“It looks to me like the only thing Dania Alvarez is guilty of is being appointed by Marie Gilmore,” fumed Mr. Henneberry, then still Board president, at the Council meeting at which Ms. Spencer’s replacement nominations were voted on.
During the Council discussion it was Mr. Daysog who defended Ms. Spencer’s right to choose her own candidates instead of re-nominating otherwise qualified incumbents. “[T]he Charter clearly says that it is the mayor who nominates a [candidate for a Board] position [he’s right; see section 10.2 of Article X], and, whether one chooses to call that politics or not, if the mayor has a certain agenda in mind, then that comes with the territory of elections,” he said, adding, “Elections have consequences.”
Mr. Daysog then joined with Vice Mayor Frank Matarrese to uphold Ms. Spencer’s decision to replace Ms. Alvarez.
Ms. Ashcraft and Councilman Jim Oddie dissented. They remain on Council, but now Ms. Vella has taken Mr. Daysog’s place. And guess which Planning Board member’s term is up this June? Why, it’s Inner Ringleader John Knox White himself!
Now, it’s possible that Mr. Knox White will eschew seeking the second full term for which he is eligible and instead retire from public life. (Board member Lorre Zuppan, whose term also expires in June, already has served two full terms.) It’s even possible that Ms. Spencer will re-nominate him despite his oft-expressed disdain for her and her supporters. We know plenty of people – including Mr. Knox White himself – who will tell you that he is an expert in every planning area from Architecture to Zoning. And with David Burton recusing himself all the time, maybe it would make sense to keep one enlightened visionary on the Board.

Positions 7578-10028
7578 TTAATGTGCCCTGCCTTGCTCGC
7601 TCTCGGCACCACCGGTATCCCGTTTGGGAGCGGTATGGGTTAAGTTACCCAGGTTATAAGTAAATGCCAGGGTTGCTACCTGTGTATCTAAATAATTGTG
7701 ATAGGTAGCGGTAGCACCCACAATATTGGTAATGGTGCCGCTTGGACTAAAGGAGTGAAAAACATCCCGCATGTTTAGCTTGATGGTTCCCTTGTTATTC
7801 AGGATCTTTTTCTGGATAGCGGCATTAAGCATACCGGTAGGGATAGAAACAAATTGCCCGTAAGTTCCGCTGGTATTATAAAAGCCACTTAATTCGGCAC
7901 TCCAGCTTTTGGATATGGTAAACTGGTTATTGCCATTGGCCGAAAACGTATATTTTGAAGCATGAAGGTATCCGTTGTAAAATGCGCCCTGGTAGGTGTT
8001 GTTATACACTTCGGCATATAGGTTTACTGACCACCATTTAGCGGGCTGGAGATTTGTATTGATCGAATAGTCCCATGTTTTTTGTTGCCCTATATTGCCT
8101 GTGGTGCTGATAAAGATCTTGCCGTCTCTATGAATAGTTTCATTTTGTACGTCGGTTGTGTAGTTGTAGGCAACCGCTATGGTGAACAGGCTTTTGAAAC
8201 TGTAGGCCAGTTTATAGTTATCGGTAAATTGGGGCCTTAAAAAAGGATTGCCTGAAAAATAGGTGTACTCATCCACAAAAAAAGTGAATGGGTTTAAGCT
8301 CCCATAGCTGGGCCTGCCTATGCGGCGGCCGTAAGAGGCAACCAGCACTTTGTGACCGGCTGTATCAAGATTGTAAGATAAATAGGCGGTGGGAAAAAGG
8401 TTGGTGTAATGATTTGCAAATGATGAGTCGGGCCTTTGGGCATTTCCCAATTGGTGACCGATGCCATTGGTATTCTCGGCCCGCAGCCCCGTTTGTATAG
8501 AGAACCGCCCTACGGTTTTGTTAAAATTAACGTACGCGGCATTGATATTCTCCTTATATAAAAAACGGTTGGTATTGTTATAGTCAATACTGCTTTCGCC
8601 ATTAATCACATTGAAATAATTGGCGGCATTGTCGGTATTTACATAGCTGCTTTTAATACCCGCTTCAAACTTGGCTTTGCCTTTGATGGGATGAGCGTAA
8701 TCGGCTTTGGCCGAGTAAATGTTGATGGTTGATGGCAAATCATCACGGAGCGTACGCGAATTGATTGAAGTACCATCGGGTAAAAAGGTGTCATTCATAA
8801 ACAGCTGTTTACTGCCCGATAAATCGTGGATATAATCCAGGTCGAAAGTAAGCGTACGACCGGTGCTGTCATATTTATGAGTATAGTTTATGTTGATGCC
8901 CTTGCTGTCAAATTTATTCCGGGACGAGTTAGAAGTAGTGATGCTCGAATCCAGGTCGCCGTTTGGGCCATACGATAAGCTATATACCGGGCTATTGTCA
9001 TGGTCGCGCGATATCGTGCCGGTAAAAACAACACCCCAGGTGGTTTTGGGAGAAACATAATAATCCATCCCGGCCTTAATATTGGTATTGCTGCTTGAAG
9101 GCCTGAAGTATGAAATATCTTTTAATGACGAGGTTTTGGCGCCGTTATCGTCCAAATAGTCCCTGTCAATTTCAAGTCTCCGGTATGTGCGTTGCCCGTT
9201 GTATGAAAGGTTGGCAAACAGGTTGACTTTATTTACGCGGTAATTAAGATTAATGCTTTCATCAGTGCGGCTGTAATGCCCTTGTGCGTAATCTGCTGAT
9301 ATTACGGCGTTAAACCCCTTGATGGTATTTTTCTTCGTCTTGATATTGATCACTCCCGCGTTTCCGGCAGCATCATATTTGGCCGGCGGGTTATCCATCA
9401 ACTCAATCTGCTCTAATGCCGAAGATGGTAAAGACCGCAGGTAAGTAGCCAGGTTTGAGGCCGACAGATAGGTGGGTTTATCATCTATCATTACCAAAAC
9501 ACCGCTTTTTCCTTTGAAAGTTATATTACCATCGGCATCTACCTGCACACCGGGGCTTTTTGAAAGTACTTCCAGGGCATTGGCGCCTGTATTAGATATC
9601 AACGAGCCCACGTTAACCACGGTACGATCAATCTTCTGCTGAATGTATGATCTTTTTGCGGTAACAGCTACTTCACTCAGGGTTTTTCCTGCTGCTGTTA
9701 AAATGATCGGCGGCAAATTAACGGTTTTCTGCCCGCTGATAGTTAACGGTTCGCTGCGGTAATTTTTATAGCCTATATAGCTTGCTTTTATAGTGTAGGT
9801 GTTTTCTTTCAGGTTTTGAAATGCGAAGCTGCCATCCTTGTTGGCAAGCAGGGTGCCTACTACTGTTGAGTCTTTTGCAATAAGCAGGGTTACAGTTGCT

More realistically, even if Mr. Knox White wants to hang onto his Board seat, he has about as much chance of being nominated for another term as Merrick Garland now does of serving on the Supreme Court. And if he isn’t . . . well, if you thought the Inner Ringers were upset that Ms. Alvarez was not re-nominated, wait till you see how they react when their Ringleader gets the shaft.
This is where, to use Mr. Daysog’s phrase, elections have consequences.
Although Ms. Vella’s views on mayoral prerogative are as unknown as, say, her position on rent control, we suspect that she might take a different stance than Mr. Daysog if Ms. Spencer declines to re-nominate Mr. Knox White, who was one of Ms. Vella’s earliest, and most enthusiastic, supporters. Ms. Vella herself occasionally has joined the Twitter chorus of Spencer bashers, and in all likelihood she would relish the chance to outdo Ms. Ashcraft and Mr. Oddie in excoriating the Mayor.